MANILA (Reuters) – The Philippine economy is expected to lose momentum in 2023 with the pace of expansion set to slow to 5.7% as soaring inflation and higher interest rates crimp domestic demand, the World Bank said on Tuesday.
The World Bank’s outlook, which was trimmed from its earlier growth forecast of 5.8%, was more pessimistic than the government, which on Monday cut its 2023 growth projection to 6.0%-7.0% from 6.5%-7.5%.
“The forecast for 2023 is premised on reduced consumer demand, alongside high inflation and high interest rates that are expected to temper household spending and investments,” the World Bank said.
The World Bank expects the Philippines to end 2022 on a strong note with the economy forecast to grow 7.2%, much higher than its previous growth projection of 6.5%, after the Southeast Asian country’s robust performance in January to September.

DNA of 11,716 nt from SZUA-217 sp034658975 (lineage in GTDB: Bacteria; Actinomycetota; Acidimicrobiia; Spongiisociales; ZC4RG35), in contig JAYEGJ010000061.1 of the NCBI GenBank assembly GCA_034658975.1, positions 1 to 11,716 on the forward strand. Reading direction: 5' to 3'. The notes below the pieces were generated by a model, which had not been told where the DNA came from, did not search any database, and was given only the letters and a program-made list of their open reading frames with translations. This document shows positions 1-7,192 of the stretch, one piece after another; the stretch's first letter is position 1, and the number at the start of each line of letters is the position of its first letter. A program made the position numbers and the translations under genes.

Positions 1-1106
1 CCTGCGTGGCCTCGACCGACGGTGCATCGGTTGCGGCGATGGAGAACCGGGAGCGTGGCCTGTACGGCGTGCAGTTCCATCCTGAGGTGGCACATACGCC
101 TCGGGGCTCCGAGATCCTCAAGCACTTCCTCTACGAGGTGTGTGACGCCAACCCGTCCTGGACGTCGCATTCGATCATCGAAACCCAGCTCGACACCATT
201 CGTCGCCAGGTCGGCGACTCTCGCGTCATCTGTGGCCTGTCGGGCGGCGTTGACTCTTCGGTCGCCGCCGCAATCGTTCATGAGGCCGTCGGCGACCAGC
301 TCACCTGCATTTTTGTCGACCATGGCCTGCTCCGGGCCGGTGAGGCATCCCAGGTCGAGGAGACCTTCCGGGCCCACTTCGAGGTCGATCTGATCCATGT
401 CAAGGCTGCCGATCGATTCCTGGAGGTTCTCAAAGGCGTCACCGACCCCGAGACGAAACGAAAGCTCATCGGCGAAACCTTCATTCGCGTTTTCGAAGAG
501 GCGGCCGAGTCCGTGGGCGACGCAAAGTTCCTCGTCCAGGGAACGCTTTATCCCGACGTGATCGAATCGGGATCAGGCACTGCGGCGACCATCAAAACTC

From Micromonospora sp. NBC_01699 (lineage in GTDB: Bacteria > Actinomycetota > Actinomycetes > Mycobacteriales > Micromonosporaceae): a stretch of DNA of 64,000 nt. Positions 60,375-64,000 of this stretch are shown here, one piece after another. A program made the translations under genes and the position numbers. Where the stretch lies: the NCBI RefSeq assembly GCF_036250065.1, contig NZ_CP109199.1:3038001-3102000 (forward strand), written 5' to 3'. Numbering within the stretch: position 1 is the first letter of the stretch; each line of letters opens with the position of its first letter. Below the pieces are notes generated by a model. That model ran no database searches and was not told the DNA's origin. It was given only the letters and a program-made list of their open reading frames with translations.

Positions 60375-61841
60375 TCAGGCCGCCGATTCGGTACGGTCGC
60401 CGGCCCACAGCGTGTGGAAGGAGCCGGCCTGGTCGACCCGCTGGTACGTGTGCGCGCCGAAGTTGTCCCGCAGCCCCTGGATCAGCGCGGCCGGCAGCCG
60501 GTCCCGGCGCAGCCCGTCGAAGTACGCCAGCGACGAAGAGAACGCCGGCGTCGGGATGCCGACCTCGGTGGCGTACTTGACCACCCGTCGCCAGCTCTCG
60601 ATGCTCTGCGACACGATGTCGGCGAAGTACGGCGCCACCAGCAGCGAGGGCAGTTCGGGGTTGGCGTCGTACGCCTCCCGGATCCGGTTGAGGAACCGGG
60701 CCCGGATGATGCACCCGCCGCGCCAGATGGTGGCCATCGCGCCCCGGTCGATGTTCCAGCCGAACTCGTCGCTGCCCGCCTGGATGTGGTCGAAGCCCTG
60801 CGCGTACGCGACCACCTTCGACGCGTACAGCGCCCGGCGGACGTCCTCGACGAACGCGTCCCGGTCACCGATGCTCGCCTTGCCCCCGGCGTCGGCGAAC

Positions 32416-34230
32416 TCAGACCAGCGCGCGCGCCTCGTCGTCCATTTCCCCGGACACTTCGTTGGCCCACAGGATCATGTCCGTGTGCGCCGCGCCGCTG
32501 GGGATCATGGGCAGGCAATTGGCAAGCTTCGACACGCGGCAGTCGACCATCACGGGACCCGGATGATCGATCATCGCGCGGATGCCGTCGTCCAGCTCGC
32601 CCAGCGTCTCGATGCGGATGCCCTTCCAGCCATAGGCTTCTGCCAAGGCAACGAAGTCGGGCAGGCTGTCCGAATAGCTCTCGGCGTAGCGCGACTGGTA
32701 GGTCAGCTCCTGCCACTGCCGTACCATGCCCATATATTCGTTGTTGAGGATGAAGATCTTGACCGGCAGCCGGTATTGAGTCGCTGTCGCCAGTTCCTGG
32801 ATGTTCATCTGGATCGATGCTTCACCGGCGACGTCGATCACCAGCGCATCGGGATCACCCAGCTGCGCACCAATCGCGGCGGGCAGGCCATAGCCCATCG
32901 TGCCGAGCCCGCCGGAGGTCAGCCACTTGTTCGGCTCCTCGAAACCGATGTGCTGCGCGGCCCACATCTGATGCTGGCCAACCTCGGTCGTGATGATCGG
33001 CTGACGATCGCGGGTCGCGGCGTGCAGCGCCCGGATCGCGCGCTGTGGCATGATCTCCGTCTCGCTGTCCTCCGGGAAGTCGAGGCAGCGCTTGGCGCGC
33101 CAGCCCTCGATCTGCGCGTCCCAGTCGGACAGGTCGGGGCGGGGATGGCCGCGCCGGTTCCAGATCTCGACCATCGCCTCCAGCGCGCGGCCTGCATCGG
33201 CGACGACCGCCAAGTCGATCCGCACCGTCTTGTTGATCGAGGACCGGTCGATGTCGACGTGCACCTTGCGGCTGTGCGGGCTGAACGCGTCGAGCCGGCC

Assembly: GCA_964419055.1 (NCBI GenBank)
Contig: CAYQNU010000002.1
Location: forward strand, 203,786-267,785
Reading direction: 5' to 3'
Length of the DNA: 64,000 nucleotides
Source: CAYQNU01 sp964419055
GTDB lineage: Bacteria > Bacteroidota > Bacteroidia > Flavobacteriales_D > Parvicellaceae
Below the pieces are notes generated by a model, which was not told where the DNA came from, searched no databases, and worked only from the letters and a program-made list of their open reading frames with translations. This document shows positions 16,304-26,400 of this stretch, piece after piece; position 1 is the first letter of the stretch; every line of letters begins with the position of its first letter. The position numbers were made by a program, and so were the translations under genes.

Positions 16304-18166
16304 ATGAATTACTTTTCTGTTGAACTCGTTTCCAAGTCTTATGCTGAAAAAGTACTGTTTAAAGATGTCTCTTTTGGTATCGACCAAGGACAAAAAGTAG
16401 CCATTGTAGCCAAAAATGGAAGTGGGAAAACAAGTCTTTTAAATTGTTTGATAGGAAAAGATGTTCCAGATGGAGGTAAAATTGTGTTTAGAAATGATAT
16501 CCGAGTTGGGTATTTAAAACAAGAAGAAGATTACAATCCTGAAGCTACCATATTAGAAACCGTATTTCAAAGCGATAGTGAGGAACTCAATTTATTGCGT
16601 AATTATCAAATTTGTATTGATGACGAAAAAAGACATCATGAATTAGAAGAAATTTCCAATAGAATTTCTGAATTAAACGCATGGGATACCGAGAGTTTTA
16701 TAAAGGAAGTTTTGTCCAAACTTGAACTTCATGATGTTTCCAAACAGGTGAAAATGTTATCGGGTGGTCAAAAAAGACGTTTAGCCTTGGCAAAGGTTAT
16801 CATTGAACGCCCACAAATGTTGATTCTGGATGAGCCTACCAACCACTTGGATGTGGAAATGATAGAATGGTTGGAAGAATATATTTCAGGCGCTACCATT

The Philippines is on course to meet its 6.5%-7.5% growth target this year after economic output averaged 7.7% in the nine months to September as the government lifted nearly all COVID-19 restrictions and allowed more business activities to resume.
“This deteriorating global environment is spilling into the domestic economy and tempering the country’s growth prospects in 2023,” World Bank Senior Economist Ralph van Doorn told a media briefing.
To safeguard growth, Van Doorn said the Philippines must address the impact of high inflation, keep its fiscal position sound and continue to invest in health, education and agriculture to boost productivity.
The Philippines, like many countries, is grappling with inflation, which surged to a 14-year high in November, keeping the pressure on its central bank to tighten monetary policy.
(Reporting by Neil Jerome Morales; Writing by Karen Lema; Editing by Ed Davies)